On the other hand, what I’m saying to people is that you buy this magazine because you’re interested in archaeology and of course it’s about archaeology but I’m showing you that archaeology relates to other things in your life. If you absorb, unconsciously perhaps, the message of that then you’d start thinking archaeologically and you will be better equipped to engage with the past in a personal way. Because you will lose this idea, that might have been encouraged at some time or other by an archaeologist, that to really be an archaeologist you need to be an archaeologist. So you can’t be a Waitrose till assistant and be an archaeologist, you can’t engage in your own way with the past – you have to rely on other people to tell you what to do and to see. And I’m trying to say, “No, that’s not the case – you can be an archaeologist. Look, here is Billy Bragg – he’s in an archaeology magazine”. The broad message is: thinking archaeologically is a big part of our everyday lives.

HO: Do you think that British Archaeology can have a role in putting pressure on people who deal in unprovenanced antiquities?

MP: No, I don’t think it can put any pressure on people who deal in antiquities because, almost by definition, people who do that are going to have their own agendas. They will know that professional archaeologists disapprove of the antiquities trade and they also know that you can make money out of it. They’ve made their judgements and they’re going to do it. Nothing that British Archaeology says is going to stop people trading.

What British Archaeology can do, I’m convinced, is to educate people into understanding what the impact of that trade is, and people are, I have to say sometimes, willingly naïve about the impact of the trade in antiquities. It’s still quite common to see things like African masks or ancient Greek sculptures in the backgrounds in photographs in sophisticated lifestyle magazines: beautiful objets d’art are a reflection of the sophisticated taste of the owner. That is still part of our western middle class-culture and I really think that one of the jobs of a magazine like British Archaeology – obviously there’s much more to the magazine, so it’s not going to do it on every page – is to help get out the message that this is wrong, that a sophisticated antiquity in your household is more likely than not to be an indication of your ignorance. If you really knew the trail that that object had been through before it ended up on your wall it would not be there.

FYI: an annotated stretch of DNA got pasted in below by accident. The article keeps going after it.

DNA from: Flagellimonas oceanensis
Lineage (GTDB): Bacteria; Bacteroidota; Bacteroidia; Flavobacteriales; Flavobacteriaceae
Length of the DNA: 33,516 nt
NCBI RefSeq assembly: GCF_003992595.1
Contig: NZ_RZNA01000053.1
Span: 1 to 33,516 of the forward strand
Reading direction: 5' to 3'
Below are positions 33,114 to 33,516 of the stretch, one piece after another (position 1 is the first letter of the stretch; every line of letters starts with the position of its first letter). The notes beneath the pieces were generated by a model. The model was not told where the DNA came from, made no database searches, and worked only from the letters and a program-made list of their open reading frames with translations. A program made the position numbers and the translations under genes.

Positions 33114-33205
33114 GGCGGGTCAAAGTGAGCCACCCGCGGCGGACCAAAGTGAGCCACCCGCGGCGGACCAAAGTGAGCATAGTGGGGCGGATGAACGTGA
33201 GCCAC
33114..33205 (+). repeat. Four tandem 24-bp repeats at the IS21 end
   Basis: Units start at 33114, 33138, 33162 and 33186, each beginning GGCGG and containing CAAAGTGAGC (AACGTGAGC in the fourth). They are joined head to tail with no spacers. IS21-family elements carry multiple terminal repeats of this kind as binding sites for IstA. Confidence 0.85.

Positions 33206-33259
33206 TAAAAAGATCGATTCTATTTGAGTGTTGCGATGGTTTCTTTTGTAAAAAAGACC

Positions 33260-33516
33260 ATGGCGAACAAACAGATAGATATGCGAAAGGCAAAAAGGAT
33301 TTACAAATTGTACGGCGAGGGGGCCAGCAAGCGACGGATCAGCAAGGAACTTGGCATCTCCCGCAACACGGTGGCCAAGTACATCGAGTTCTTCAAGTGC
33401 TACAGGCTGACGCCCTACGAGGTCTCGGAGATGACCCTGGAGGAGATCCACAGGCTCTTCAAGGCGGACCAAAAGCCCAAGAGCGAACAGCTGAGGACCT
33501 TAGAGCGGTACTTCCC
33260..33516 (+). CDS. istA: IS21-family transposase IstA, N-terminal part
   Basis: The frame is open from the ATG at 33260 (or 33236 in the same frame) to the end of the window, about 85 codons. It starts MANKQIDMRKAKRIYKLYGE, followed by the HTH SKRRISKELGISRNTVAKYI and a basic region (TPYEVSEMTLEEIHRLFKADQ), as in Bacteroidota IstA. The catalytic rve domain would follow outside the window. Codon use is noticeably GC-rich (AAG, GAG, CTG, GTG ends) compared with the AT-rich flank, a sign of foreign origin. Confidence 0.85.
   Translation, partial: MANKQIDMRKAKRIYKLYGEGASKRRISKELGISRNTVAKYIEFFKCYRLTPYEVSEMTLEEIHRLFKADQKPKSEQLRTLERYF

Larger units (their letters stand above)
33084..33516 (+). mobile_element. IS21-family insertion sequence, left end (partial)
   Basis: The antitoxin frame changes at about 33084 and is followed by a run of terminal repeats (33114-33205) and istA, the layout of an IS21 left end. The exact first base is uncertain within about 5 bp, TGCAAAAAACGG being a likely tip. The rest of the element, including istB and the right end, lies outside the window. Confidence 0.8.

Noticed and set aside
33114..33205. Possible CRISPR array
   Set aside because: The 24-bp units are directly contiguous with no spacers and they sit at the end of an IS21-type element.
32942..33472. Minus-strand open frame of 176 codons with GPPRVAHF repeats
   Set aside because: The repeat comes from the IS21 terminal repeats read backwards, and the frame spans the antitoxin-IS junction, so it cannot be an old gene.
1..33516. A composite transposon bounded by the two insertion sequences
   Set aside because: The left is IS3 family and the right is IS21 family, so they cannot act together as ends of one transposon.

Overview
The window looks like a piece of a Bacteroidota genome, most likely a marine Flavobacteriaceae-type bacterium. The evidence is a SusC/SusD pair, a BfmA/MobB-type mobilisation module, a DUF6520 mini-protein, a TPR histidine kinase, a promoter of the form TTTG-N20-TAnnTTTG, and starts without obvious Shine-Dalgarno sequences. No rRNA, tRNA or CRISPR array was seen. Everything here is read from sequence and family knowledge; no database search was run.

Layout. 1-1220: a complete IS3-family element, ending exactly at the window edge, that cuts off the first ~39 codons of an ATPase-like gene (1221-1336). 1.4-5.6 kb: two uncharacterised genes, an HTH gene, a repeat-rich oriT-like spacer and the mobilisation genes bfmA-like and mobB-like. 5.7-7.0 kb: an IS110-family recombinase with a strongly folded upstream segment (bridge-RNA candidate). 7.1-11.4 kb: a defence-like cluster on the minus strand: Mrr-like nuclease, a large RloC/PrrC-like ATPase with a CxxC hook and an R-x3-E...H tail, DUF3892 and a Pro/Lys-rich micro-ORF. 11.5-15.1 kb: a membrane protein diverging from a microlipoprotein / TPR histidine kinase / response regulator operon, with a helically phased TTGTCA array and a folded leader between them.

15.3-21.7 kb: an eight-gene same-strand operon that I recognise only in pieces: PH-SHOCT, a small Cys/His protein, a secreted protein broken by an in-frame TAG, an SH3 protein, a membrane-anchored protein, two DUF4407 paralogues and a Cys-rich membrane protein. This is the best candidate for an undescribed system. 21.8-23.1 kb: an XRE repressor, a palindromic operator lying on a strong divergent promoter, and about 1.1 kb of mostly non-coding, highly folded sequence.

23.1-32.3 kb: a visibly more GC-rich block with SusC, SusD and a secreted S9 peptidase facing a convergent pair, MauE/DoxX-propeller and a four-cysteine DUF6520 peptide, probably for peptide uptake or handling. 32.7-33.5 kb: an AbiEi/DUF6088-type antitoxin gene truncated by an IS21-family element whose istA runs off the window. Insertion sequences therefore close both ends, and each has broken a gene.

HO: British Archaeology is a publication of the Council for British Archaeology, as we know, and has recently featured opinion pieces from MPs. What do you see as the magazine’s political role, if any?

MP: Well, not least representing the CBA. It must have to a certain extent a campaign role because that’s what the CBA is, I think. The CBA was set up to represent archaeology many years ago at a time when there was no public voice at all representing the profession or the past, the archaeological past. The magazine must do that and of course that includes talking to elected politicians. In fact as an indication of that, the CBA sends a copy of the magazine to everybody who is on APPAG [All Party Parliamentary Archaeology Group] so a lot of copies of the magazine actually go to the House of Commons. There are also MPs and members of the House of Lords who subscribe who get the magazine as well so I’m very, very conscious of that: as a proportion of readership, of course, the number of copies that goes to the Houses of Parliament is very small but potentially it’s very significant. Sometimes I’ll flag something up in the magazine that’s really there principally for those people at Westminster who I know are going to get the magazine: whether they’re going to open the bloody thing is another matter. Engaging with the present in the way that this magazine does is partly about trying to show politicians that archaeology is relevant – it’s about the real world. It’s not a geeky collecting thing, it’s not treasure hunting, it’s not Antiques World, it’s about people’s lives.